The general rule is if a Calvinist is attempting to support his or her view using grammar, the argument is probably specious. Look at Matthew 26:31, 33, and Galatians 1:24. In each verse you will find "en" translated as "because of." The NET footnote at Galatians 1:24 says "The prepositional phrase ἐν εμοί (en emoi) has been translated with a causal force."

    And remember not one Greek expert provided this refutation.

    Another usage of "en" is instrumentality. This refers to the instrument or means by which something is accomplished. In this usage, "en" is often translated as through. In this case (2 Thess. 2:13) the idea is we were chosen by means of the Spirit setting us apart in Christ. And yet another usage of "en" is "on the basis of" or in reference to something. Here we are chosen on the basis of God crediting our faith as righteousness.
     
    #15 Van, Mar 31, 2015
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  16. robustheologian

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    Lol..."on the basis of"?!? Wow, you find maybe the only 3 uses of "en" to mean "because" and you're a Greek scholar....that's what took you so long to respond. :laugh:

    1. Find one use of "en" meaning "because of" outside of the phrase "en emoi" or "en soi". The translation of "en emoi" and "en soi" translated as "because of me" and "because of you" is a grammatical anomaly (check out "Greek Grammar Beyond the Basics" by Daniel Wallace...I doubt you will though). Find one more example (you can't).

    2. How could "en" in 2 Thess. 2:13 mean "because" when in the same verse Paul uses "hoti" as "because"? (Do a word study on 1 Thess. 5:13 for Pauline use of "en" in relation to pronouns of person...I doubt you will or know how to though)

    3. With your same "expert" logic, you are saying God chose us "because" the Spirit sanctified us. So you're saying sanctification comes before election which means you are saying sanctification is prior to justification. How much sense does that make? (someone like you probably doesn't see an issue with that)

    You should also do a Greek word study on Daniel 5:27...it accurately describes your predicament.
     
    #16 robustheologian, Mar 31, 2015
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  17. Van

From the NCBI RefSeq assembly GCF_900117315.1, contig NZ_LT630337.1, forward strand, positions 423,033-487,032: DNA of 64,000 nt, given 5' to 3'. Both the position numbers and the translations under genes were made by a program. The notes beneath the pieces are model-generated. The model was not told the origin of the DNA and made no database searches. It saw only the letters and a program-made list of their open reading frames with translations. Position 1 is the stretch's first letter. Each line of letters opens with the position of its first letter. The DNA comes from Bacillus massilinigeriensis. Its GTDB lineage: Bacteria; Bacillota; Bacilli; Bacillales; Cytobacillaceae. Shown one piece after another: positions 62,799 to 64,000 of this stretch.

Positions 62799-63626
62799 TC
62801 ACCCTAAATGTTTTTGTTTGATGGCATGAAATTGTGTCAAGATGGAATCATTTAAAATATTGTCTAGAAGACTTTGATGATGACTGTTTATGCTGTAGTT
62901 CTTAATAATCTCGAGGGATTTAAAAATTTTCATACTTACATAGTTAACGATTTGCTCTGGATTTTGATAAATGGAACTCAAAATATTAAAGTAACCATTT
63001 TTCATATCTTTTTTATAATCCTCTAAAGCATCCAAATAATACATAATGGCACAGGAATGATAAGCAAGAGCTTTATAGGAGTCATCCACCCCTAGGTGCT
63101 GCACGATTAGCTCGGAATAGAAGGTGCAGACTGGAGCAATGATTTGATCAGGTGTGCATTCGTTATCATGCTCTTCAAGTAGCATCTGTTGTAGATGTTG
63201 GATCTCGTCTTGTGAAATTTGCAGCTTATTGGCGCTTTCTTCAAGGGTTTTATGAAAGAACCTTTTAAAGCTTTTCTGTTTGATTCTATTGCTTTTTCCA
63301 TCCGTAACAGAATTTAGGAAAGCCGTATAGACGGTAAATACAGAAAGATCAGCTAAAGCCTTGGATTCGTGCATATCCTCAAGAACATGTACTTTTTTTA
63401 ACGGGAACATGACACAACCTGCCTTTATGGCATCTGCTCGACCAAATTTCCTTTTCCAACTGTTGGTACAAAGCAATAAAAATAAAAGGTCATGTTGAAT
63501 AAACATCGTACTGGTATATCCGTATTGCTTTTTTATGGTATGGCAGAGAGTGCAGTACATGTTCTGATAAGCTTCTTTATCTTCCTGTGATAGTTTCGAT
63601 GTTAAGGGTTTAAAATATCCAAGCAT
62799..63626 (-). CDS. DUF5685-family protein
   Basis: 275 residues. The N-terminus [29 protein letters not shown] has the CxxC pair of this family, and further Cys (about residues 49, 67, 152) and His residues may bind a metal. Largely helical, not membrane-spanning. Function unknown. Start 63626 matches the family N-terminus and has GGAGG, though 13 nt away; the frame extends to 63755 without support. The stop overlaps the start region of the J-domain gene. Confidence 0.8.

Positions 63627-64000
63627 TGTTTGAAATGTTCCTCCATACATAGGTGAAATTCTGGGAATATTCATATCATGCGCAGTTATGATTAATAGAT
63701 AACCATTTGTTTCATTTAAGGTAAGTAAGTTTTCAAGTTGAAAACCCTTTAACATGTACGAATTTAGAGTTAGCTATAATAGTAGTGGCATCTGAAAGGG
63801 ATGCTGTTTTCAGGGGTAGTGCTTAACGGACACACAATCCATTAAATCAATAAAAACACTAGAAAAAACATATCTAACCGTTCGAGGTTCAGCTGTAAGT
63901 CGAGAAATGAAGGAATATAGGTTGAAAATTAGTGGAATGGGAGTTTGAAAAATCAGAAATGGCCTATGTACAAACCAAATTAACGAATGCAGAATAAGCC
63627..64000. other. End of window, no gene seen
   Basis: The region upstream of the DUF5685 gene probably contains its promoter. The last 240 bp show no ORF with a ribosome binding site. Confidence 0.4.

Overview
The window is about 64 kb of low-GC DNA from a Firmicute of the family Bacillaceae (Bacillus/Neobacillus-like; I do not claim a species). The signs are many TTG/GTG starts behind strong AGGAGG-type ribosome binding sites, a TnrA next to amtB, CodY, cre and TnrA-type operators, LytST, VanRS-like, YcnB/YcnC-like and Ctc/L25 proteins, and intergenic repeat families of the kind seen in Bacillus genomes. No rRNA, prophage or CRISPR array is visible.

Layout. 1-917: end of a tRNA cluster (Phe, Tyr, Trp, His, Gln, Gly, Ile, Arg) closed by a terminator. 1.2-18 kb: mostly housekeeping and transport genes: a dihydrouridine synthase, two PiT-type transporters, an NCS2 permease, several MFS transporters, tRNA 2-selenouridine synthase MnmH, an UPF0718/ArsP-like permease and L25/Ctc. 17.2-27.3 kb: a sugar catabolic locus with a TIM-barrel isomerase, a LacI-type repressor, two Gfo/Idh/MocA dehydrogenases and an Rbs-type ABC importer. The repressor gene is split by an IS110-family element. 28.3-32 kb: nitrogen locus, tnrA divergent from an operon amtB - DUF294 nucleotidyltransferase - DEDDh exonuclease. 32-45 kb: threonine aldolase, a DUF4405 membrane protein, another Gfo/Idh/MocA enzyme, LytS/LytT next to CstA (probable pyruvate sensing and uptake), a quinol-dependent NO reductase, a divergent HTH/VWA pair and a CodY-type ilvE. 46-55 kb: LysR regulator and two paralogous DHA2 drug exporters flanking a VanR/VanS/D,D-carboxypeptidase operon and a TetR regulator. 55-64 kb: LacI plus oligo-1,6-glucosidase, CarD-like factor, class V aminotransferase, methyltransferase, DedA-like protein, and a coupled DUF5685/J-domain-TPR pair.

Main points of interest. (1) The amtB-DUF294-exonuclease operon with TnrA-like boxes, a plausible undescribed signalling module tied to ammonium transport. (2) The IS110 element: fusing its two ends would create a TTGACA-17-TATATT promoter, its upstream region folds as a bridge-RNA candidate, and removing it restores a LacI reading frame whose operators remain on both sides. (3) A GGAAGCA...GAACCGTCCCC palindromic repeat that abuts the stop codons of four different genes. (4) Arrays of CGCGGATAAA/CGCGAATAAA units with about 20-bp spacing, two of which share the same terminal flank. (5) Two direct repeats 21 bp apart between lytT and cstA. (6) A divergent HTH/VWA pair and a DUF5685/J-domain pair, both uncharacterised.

Van
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    LOL, RT makes a material false statement, and then asks for more proof.

    Then, and for the second time, RT presents the idea that en means because of at 2 Thess. 2:13. So yet another material false statement.

    How many times is "en" translated as through? RT makes one specious argument after another.

    Did I claim to be an expert? Nope, so yet another material false statement. Anyone who pays attention to RT is ill advised.

    And finally, RT asks me to do a Greek study in Daniel. ROFLOL
     
  18. robustheologian

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    Are you delusional? As you can see, it was you that made the ill-educated claim that another usage of "en" is "on the basis of/because"...not me.
     
    #18 robustheologian, Mar 31, 2015
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  19. Van

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    Good Grief, now RT equates "on the basis of" with "because of."

    I did not make material false statements, RT did.

    Now he claims I am delusional for wanting to stick to the truth. Go figure.

    If we put this avalanche of misdirection aside, and return to the issue, 2 Thessalonians 2:13 says we are chosen conditionally, through faith in the truth. That is why the Calvinist is making smoke and zigzagging. LOL
     
  20. robustheologian

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    :laugh: Now I know why your exegesis is so off...you lack basic vocabulary, reading and comprehension skills. It all makes sense now. How can I expect you to understand what the Bible says when you've never picked up a dictionary. :laugh:

    http://www.collinsdictionary.com/dictionary/english-thesaurus/on-the-basis-of

    I'll let everyone else follow your posts to see how du......un-learned you are.